Tackling Superstition Mountain Open OHV Area by Jeep Wrangler and Ford Bronco: OTT
If you've ever dreamed of off-roading next to a military gunnery range, we have just the place for you. In this edition of On the Trail, we take to Superstition Mountain OHV in the Colorado Desert near San Diego, California. And yes, it's close to the Chocolate Mountain gunnery range used by the US Navy and the Marine Corps; albeit a safe enough distance away. Jump to the video.
Superstition Mountain OHV is not to be confused with Arizona's Superstition Mountains, which are legendary for the Lost Dutchman Gold Mine. Those are a tad further away. As in, across the California-Arizona state line, east of Phoenix. Lost gold mine legends aren't exactly limited to one little ol' mountain range, however. The Peg Leg Gold Mine legend calls this area home in some versions of the tale.
Sarah being a veteran conqueror of nearby (and much more famous) Glamis, her experience proved to be a big asset out here in the SoCal desert.
We brought three different flavors of tire to bear on the challenge. Matt's 2014 Jeep Wrangler Rubicon with 35-inch Nitto Ridge Grapplers (35x12.50R17LT), Sarah's 2021 Ford Bronco with 37-inch Recon Grapplers (37x12.50R20LT), and Chuck's 2021 Ford Bronco with 37-inch Trail Grapplers (37x12.50R17LT).
All three target different types of drivers and off-road conditions. It will be interesting to see how each performed in this blend of sand dunes and rock climbing.
Day of the Dammed
With the tires set to the proper air level and all the preparations made, the trio got down to business and took off. At right around six miles long and a mile wide, this area isn't very big but it is packed full with a variety of desert conditions. Think of it as desert concentrate in a can. Our crew started off in the dunes along the south side of the mountains. The group's first challenge was straight out of a Star Wars film with a name to match: the Sand Dam. That's a cool way of referring to a gigantic dune in the middle of the Southern California desert and a pretty apt description, all rolled into one. Matt notes that the Jeep isn't exactly the best sand runner around and he's not the most experienced dune jockey around; he found the trip up the Sand Dam to be a little bit unpredictable. This is where Sarah's Glamis experience really helped; all of her lessons learned at its dunes came in quite handy. She also knows that in the sand, keeping your RPMs up in that stuff can be the difference between getting stuck and having fun. Chuck added that wind can create a cliff effect in the dunes, too. If you can't see where you're going at the edge of a dune, veer another way and once you are at the top of a dune, get out and scout it on foot a bit like they did.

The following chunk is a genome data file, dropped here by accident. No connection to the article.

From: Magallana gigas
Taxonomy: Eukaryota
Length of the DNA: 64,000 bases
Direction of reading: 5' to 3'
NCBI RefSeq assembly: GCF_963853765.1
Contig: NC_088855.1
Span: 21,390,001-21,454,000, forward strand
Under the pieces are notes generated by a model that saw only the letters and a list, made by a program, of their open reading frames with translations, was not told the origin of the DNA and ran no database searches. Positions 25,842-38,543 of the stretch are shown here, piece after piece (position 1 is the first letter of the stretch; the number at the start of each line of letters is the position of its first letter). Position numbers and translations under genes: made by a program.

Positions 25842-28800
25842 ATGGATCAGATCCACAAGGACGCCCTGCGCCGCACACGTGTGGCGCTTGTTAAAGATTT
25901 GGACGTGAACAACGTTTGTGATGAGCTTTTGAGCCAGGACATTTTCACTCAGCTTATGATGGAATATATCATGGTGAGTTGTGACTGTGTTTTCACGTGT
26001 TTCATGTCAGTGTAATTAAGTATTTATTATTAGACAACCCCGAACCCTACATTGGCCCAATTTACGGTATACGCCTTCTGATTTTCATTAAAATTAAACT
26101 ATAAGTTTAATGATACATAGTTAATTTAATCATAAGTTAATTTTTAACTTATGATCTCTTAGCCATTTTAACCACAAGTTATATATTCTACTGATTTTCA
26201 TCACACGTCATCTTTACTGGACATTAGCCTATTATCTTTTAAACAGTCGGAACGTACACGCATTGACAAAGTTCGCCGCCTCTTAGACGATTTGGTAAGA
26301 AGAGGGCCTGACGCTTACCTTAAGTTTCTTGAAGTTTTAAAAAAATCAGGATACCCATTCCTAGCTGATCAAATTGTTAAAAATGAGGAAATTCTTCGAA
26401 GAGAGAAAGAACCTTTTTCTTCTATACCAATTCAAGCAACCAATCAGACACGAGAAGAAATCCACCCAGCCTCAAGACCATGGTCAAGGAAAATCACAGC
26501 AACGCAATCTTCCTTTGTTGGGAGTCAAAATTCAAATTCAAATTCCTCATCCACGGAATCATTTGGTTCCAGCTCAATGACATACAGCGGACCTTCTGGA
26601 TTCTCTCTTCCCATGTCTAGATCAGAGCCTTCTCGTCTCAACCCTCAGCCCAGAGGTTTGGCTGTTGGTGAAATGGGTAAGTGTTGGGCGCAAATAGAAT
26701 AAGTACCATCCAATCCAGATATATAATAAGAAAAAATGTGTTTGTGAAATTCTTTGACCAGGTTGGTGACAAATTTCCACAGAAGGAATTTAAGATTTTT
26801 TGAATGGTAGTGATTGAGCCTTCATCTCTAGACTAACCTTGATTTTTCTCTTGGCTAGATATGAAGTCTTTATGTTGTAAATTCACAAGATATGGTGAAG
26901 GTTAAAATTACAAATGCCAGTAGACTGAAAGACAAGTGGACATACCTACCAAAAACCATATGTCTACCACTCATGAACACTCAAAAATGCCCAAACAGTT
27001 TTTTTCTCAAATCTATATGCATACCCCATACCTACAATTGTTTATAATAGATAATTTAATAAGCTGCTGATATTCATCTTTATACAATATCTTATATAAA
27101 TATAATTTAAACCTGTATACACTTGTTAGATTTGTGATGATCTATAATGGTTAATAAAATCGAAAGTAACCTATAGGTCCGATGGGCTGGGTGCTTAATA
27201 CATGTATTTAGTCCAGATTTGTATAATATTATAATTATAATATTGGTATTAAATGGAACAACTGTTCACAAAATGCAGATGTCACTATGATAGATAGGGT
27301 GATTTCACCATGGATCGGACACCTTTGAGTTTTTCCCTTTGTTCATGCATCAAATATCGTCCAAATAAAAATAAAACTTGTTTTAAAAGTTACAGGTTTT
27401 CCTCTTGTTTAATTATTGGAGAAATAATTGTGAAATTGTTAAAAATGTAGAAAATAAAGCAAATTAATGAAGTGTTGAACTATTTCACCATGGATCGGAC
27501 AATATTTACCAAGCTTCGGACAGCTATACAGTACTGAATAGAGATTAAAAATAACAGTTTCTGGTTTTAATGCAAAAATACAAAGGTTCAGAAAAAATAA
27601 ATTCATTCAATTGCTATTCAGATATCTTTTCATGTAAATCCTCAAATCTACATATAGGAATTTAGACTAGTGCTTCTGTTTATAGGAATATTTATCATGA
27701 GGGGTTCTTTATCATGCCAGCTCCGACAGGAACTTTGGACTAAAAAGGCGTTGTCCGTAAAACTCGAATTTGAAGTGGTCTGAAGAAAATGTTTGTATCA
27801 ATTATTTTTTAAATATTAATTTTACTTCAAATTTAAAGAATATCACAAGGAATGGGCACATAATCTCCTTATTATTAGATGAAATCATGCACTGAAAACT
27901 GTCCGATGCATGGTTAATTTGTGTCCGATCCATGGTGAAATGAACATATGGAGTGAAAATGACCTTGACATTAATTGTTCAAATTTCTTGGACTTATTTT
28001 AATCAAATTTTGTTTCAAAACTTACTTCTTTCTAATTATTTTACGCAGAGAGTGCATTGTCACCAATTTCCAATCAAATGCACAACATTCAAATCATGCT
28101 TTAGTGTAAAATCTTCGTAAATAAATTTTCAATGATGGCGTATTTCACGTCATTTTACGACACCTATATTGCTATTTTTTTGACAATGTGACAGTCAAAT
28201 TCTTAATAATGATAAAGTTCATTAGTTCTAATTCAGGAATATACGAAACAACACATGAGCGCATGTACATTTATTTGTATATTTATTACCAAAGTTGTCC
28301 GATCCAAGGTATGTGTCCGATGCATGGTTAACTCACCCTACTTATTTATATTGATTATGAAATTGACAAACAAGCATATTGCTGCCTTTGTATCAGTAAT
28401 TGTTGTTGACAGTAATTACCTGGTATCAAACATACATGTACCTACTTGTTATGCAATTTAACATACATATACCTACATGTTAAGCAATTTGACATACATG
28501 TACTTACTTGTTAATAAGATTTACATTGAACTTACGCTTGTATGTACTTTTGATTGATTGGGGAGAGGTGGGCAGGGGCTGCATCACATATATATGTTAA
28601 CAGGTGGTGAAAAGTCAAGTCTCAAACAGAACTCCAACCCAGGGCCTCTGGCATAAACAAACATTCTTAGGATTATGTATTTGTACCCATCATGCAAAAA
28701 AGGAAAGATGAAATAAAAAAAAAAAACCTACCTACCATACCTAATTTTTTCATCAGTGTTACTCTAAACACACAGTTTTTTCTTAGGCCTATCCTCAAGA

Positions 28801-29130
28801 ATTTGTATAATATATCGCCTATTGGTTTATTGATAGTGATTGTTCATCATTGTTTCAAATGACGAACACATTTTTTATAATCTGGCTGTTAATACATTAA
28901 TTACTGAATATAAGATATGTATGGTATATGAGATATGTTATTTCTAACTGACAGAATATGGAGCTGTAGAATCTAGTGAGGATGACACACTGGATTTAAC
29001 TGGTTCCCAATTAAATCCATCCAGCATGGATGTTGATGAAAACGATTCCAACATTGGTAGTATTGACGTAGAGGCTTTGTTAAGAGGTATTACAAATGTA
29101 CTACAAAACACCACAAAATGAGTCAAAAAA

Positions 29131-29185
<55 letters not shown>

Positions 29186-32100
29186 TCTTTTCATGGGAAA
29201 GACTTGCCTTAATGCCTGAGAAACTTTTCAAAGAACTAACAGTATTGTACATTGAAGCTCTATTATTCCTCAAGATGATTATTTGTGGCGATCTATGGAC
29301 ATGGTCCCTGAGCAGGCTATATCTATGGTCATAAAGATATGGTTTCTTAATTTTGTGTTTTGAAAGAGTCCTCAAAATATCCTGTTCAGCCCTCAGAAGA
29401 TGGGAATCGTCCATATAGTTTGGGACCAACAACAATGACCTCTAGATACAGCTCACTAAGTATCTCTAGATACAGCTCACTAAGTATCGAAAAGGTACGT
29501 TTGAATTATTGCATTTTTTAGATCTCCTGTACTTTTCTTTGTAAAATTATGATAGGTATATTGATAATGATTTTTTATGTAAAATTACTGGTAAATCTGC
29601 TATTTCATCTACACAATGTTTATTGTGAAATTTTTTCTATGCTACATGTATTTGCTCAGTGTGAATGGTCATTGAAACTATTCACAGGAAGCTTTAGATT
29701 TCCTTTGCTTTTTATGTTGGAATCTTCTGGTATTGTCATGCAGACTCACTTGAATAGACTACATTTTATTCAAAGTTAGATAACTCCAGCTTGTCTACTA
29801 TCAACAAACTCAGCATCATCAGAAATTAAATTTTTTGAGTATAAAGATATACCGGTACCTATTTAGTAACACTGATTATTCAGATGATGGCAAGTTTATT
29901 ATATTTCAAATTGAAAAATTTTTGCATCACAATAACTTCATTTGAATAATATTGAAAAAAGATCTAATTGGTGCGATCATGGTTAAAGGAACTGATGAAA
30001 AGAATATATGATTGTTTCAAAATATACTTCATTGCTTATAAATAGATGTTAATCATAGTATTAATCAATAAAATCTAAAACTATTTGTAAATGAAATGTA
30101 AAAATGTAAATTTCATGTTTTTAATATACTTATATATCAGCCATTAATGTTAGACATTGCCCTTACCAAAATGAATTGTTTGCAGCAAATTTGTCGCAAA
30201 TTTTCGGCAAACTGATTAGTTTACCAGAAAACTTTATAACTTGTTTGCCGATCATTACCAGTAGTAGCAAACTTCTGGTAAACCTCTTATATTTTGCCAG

Razorback dunes like the Sand Dam form when wind hits the sand from more than one direction, forging a razor's edge at the top of the dune. You also get a nice, steep drop-off in the bargain sometimes, so you'll want to keep an eye out for that. And if you decide to hit the dunes, make sure you call a friend or relative to make sure someone knows where you are and when you'll be back, just to be safe. Pro tip: Be sure that this is a relative who actually likes you and not the one that glares at you every Thanksgiving during drunken political discourse.
Food for Thought
After conquering the Sand Dam, our heroes moved north into some rockier terrain. It was also time for some reflection and a lunch break. This is also when Matt noticed some coil binding on his Jeep. It was also a good time to take note of the various jacks you can bring along for off-roading. Your standard scissor or bottle jack isn't the best choice in an unstable surface situation like the desert.
Obviously, this was also a good time to look over the Jeep and two Broncos for any issues after taking on a big obstacle like the Sand Dam. After that and covering the proper use for a jack, it was back to the next leg of the trip.
Lockin' and Rockin'
Moving on to the back half of the day, the team ran into the rockier parts of Superstition Mountain. The terrain wasn't always rocky or sandy; in some spots it's a messy combo plate of both. Our team had to adjust for that as they made their way through this leg of the journey. Matt pulled spotter duty as needed. As you'll see in the video, lockers may not be vital for the whole trip but having them (like we did on the blue Bronco) for the rock climbing part can be pretty useful.
At this point the group had to make a decision: take the Mine Trail or take the bypass. Having gatekeepers at the entrance to each option gave us an idea of what we could expect on each route. After some observation, Matt opted for the easier bypass trail. Superstition offers up a wide range of obstacles for an equally wide range of skill levels. Those gatekeepers let you know how difficult each one is before you get into real trouble. What ensued next was an array of switchbacks over rock-strewn terrain, like driving upstream in a river of stones.
Livin' It Up When We're Going Down
Having conquered that, it was on to a rather large razorback dune. Everything went downhill from there. No, really. This wasn't a climb up a dune, it was more of a controlled race to the bottom.
Like Sarah advises in the video, you want to roll over the lip without stopping and keep up enough RPM going down that you don't get stuck. Once everyone made it to the bottom, it was smooth sailing through the rest of the sand to the finish. See for yourself just how much fun we had in this edition of On the Trail.
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